AEDs: Frequently Asked Questions

 


Q:

What is an AED?

A: AED stands for "Automated External Defibrillator." An AED is used to administer an electric shock to a person in cardiac arrest. AEDs are designed to allow non-medical personnel to save lives.
Q:

How does an AED work?

A: Two pads connected to the AED are placed on the patient's chest. A computer inside the AED analyzes the patient's heart rhythm and determines if an electric shock to the heart (defibrillation) is required to save the victim. If so, the AED uses voice instructions to guide the user through the defibrillation process.
Q:

Why are AEDs needed?

A: Because AEDs save lives. When a person experiences Sudden Cardiac Arrest ("SCA"), her heart's regular rhythm becomes chaotic or arrhythmic. Every minute that the heart is not beating lowers the odds of survival by 7% to 10%. After 10 minutes without defibrillation from an AED very few people survive.
Q:

Can't we just call 911?

A: 911 should be called in EVERY emergency. However, in the case of Sudden Cardiac Arrest, even a delay of a few minutes can mean the difference between life and death. There are many reasons why an ambulance or other emergency response team might be unavoidably delayed in responding to an emergency (traffic, distance, inaccurate directions to the location, etc.) and each minute that passes reduces the victim's odds of survival by 10% or more.
Q:

What is Sudden Cardiac Arrest (SCA)?

A: Sudden cardiac arrest is when the heart's normal heart rhythm suddenly becomes chaotic. The heart can no longer pump the blood effectively and the victim collapses, stops breathing, becomes unresponsive, and has no detectable pulse. When used on a victim of SCA, the AED administers a life-saving electric shock to the victim's heart that restores the heart's normal rhythm.
Q:

Is SCA the same as a heart attack?

A: No. Both a heart attack (myocardial infarction or MI) and a sudden cardiac arrest have to do with the heart, but they are different problems. SCA is an electrical problem; a heart attack is a "plumbing" problem. Sometimes a heart attack, which may not itself be fatal, can trigger Sudden Cardiac Arrest.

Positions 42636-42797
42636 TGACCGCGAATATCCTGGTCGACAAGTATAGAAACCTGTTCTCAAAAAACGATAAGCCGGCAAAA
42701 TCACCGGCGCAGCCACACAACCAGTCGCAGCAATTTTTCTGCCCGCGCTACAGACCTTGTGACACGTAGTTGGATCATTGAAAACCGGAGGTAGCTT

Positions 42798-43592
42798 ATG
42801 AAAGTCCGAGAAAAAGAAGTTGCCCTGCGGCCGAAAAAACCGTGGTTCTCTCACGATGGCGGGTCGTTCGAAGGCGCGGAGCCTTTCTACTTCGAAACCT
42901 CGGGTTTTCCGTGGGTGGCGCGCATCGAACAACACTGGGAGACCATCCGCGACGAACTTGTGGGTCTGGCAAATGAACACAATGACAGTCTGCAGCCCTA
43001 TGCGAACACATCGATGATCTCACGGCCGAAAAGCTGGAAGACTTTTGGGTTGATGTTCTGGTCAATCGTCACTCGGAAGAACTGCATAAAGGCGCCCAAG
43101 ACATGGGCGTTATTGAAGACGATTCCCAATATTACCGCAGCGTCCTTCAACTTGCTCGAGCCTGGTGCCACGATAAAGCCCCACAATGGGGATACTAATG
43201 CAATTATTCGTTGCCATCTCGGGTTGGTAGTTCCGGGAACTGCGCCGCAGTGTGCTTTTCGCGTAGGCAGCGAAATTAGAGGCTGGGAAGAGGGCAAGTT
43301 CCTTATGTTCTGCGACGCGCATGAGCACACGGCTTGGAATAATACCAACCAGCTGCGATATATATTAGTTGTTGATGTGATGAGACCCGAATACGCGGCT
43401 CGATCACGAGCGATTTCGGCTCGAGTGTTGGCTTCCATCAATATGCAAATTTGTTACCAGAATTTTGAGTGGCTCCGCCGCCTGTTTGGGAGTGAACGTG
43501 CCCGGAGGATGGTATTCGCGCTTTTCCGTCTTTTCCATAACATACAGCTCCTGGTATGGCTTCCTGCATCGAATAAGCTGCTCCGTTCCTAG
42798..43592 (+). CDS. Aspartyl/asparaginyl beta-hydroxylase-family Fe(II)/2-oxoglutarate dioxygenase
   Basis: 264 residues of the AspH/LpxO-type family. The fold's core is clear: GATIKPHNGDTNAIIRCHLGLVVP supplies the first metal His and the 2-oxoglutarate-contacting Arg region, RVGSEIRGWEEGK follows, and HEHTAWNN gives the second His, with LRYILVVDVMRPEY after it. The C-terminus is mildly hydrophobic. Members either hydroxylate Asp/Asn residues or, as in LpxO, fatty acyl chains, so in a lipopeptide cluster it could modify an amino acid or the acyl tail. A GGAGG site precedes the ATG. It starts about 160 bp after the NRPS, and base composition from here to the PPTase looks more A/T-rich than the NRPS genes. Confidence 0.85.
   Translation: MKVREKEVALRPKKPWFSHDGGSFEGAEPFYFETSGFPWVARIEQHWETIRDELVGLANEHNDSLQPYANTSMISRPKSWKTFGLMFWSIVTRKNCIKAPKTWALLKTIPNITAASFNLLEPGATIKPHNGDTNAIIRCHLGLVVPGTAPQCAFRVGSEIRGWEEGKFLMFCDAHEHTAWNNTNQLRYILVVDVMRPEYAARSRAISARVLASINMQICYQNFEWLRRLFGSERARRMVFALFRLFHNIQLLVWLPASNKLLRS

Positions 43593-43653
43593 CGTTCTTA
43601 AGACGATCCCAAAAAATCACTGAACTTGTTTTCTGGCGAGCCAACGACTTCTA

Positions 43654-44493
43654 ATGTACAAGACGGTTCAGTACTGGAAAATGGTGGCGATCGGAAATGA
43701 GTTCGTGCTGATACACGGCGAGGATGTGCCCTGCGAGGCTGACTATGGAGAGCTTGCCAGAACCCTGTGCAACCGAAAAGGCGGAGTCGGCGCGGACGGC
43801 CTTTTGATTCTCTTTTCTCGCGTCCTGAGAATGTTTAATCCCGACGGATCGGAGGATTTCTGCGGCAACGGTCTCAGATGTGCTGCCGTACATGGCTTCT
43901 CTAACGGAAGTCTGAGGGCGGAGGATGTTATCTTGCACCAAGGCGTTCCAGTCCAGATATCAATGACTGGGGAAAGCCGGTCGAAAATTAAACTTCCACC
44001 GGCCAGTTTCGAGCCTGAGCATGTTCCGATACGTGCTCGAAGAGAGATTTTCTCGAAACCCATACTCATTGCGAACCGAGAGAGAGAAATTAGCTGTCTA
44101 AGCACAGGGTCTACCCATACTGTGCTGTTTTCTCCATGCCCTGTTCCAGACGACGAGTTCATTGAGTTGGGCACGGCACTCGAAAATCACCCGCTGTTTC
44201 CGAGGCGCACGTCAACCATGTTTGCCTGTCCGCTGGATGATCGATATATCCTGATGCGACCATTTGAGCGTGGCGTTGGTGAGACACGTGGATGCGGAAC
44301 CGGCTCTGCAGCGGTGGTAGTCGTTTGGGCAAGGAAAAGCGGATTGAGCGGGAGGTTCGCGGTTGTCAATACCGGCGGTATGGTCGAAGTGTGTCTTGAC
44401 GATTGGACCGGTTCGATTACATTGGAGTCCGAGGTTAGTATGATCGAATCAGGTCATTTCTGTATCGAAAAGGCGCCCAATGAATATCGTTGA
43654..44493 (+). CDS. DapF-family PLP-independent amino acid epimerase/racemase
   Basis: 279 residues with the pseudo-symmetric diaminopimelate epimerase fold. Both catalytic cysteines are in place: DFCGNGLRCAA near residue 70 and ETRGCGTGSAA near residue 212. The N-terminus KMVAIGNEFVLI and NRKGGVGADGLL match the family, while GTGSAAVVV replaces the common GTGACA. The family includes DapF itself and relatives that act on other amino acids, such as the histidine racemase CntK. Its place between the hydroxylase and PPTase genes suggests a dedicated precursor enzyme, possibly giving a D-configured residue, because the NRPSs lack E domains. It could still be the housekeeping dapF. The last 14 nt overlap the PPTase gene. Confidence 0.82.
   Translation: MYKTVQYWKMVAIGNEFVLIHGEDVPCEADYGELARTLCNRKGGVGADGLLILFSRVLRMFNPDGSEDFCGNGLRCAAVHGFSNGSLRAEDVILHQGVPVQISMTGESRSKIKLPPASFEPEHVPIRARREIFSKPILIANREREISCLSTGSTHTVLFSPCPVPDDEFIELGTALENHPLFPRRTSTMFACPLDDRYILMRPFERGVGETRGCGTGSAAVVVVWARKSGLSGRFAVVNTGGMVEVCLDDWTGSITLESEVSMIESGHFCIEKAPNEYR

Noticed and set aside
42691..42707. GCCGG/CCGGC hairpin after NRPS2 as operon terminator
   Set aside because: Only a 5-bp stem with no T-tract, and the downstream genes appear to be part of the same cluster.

Q:

Who can be an SCA victim?

A: Anyone, anytime. Children can have SCAs, teenagers can have SCAs, athletes can have SCAs, old people can have SCAs. Although the risk of SCA increases with age and in people with heart problems, a large percentage of the victims are people with no known risk factors.
Q:

What does the American Heart Association say about AEDs?

A: The AHA strongly supports having AEDs in public areas such as sports arenas, office complexes, schools, doctors' offices, shopping malls, airports, and other public places. The AHA also advocates that all police and fire and rescue vehicles be equipped with an AED.
Q:

What is the recommended treatment for SCA?

A: Defibrillation is the only treatment proven to restore a normal heart rhythm.
Q:

How much time do I have to respond if someone is in SCA?

A: Only minutes. Defibrillate within 3 minutes and the chances of survival are 70%. After 10 minutes, the chances of survival are negligible.
Q:

Doesn't CPR help?

A: Not by itself. By keeping oxygenated blood circulating through a victim's body, CPR potentially gives the victim a small amount of extra time until a defibrillator arrives. But SCA ultimately requires a shock to restore a normal heart rhythm. By using AEDs along with CPR, a victim's heartbeat can be restored and additional care given until the advanced emergency responders arrive. As a result, most CPR training now also includes AED training.
Q:

Is an AED hard to use?

A: No. AEDs are very easy to use. An AED can be used by practically anyone who has been shown what to do. In fact, there are a number of cases where people with no AED training at all have saved lives.
Q:

Can a non-medical person make a mistake when using an AED?

A: AEDs are safe to use by anyone who has been shown how to use them. The AEDs' voice prompts guide the rescuer through the steps involved in saving someone; for example, "apply pads to patient's bare chest" (the pads themselves have pictures of where they should be placed) and "press red shock button." In addition, safeguards have been built in to the unit precisely so that non-medical responders can't use the AED to shock someone who doesn't need a shock.